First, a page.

Credit ratings agencies got their start in the early 1900s, when one man decided to start handing out grades to bonds in the same way teachers hand out grades to students. It was an almost overnight hit, as investors were happy to pay a small fee to effectively outsource some of the due diligence to Moody's (NYSE: MCO) , the first player in the space.
But a rising business attracted competition. The predecessors to Fitch and S&P (NYSE: SPGI) soon entered the business, and together with Moody's, these three companies effectively control virtually all of the ratings business today.
In this segment of Industry Focus: Financials , join host Gaby Lapera and Jordan Wathen as they discuss how the ratings industry rose from humble roots more than 100 years ago.
A full transcript follows the video.
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This video was recorded on June 26, 2017.
Gaby Lapera: Talking about other stuff today on the show, the thing we're actually here to talk about is credit ratings agencies, which we might be referring to as CRAs throughout the show, so don't be surprised if an acronym just pops up. We've already defined it right here at the beginning. Anyway, today we're going to be talking about what credit agencies are, what they do, why we should care about them. Think about this as an intro to credit rating agencies 101. The thing about credit ratings agencies is they're really important to understand, and not just as a potential investor in Moody's or S&P, but also because of the effect that they can have on a company that's not them or on the market. We'll get into that later. Let's start with what ratings agencies are, and what they do.
Jordan Wathen: Yeah, let's start there. What CRAs do is give letter grades to bonds, just like a kindergarten teacher would give letter grades to kindergarteners. The whole goal of a credit rating agency is to sum up the risk that a company can't pay on its bonds or loans in a single letter or multiple letters, basically, to show how risky that borrower is. The U.S. government is, for instance, a very good credit. It's very unlikely that it will have difficulty paying you back, so it's rated AAA or AA, which is either the best or the second-best ratings you can possibly get.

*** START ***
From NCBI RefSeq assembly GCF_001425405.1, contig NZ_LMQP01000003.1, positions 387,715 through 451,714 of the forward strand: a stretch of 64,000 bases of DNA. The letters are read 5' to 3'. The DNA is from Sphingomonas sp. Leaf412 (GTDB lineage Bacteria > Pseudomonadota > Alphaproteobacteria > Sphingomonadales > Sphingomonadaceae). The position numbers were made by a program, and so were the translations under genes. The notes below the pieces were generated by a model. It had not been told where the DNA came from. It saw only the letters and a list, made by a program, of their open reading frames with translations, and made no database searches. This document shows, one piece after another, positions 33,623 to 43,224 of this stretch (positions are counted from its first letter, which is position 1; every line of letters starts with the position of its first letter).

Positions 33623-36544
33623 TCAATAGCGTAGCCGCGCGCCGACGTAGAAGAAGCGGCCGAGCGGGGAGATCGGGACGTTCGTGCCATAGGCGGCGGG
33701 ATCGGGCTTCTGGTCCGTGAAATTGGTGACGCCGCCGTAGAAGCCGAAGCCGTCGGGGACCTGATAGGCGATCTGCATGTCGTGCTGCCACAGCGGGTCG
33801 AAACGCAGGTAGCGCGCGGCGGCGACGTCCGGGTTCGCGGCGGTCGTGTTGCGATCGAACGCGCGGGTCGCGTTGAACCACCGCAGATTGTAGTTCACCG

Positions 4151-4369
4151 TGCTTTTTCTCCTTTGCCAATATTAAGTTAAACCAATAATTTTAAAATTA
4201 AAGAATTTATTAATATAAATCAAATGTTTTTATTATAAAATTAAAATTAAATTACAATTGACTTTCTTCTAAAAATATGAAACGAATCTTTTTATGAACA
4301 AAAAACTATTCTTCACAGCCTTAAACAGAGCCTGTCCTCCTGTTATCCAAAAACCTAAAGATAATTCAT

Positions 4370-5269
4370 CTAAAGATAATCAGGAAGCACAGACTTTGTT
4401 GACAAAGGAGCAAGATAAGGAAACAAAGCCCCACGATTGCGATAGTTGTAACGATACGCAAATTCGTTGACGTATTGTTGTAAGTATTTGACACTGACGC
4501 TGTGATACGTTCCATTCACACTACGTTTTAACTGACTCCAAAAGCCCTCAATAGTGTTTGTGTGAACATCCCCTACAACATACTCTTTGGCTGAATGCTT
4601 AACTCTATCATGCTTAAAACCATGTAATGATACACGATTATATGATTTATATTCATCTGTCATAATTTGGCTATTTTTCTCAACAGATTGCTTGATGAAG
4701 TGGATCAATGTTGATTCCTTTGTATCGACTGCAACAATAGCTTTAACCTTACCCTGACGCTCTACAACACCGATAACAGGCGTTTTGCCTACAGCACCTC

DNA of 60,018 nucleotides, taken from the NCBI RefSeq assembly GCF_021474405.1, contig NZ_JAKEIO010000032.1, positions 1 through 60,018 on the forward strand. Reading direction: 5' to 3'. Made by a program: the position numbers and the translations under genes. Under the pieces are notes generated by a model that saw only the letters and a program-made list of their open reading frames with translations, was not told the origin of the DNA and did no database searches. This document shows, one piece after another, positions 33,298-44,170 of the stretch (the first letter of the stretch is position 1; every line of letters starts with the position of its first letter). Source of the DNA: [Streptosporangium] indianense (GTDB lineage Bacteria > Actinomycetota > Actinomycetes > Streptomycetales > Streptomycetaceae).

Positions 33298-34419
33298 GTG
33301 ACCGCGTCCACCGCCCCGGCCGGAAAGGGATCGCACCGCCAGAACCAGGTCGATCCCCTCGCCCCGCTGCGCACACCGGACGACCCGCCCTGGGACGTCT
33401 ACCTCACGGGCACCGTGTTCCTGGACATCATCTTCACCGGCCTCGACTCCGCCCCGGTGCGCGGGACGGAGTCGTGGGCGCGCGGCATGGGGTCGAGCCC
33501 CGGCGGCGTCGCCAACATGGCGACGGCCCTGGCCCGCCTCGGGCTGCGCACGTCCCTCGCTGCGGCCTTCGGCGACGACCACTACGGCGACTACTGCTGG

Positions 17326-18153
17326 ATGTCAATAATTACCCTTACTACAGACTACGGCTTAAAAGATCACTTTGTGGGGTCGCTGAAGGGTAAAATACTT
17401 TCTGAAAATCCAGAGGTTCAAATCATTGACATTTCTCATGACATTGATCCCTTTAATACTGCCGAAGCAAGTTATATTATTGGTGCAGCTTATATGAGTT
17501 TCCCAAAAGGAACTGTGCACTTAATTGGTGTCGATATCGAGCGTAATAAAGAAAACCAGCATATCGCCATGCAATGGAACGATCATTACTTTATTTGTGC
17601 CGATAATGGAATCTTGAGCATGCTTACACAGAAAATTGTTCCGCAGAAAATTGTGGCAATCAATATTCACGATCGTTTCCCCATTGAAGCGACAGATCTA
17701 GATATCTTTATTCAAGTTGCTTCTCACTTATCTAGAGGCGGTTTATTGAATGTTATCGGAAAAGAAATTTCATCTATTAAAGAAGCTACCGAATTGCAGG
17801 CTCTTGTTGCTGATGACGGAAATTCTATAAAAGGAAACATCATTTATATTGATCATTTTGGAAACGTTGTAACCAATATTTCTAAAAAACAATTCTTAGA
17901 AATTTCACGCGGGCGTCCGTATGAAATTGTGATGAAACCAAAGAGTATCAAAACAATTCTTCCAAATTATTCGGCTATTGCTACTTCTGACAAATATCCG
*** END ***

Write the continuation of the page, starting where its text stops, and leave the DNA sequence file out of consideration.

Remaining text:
Lapera: Yeah. And some background for super new listeners, bonds are one of the ways that companies raise money to do things. They're basically loans. You can buy the bond from the company, and the company pays you an interest rate back. And generally the returns on bonds aren't as high as they are on stocks because bonds are considered a much safer investment than stocks. But you're going to have a higher interest rate paid to you than, say, on your savings account, because a bond is riskier than just putting your money in a bank.
Wathen: Right. A long time ago, the whole idea that individuals actually own common stocks or stocks is really new. One hundred years ago, it would be really unlikely for your average American to own stocks. If anything, they would own bonds. In the early 1900s, stocks were seen as something very risky. So, most likely you were investing in something like a railroad bond or a loan to a railroad. But the problem with bonds is that one company could issue 10 or even 20 of them. So, understanding the differences between them is difficult. This guy by the name of John Moody basically pioneered the industry. In 1909, he decided he was going to make these letter grades for bonds, and make it easier for investors to understand the risks and the rewards with each one that came out. So, he created these manuals and these letter grades. And almost overnight, investors said, "This is a better mousetrap; this is a great thing and I need to subscribe to Moody's service so that I can understand how risky or a rewarding a potential bond could be based on this single letter grade that John Moody has decided for the bond."
Lapera: And Moody's isn't the only player in this space. There's also Standard & Poor's, which is pretty frequently just referred to as S&P, and Fitch, which is kind of the redheaded stepchild. I don't know why, I just feel like I never talk about Fitch's ratings. It's always Moody's and S&P for me.
Wathen: Right. Moody's and S&P are the two big ones. As a percentage of revenue, I think they have something like 80% of revenue roughly, and if you add in Fitch, you get close to 95% of the industry. So basically, three companies own this whole industry.
Gaby Lapera has no position in any stocks mentioned. Jordan Wathen has no position in any stocks mentioned. The Motley Fool owns shares of and recommends Moody's. The Motley Fool has a disclosure policy .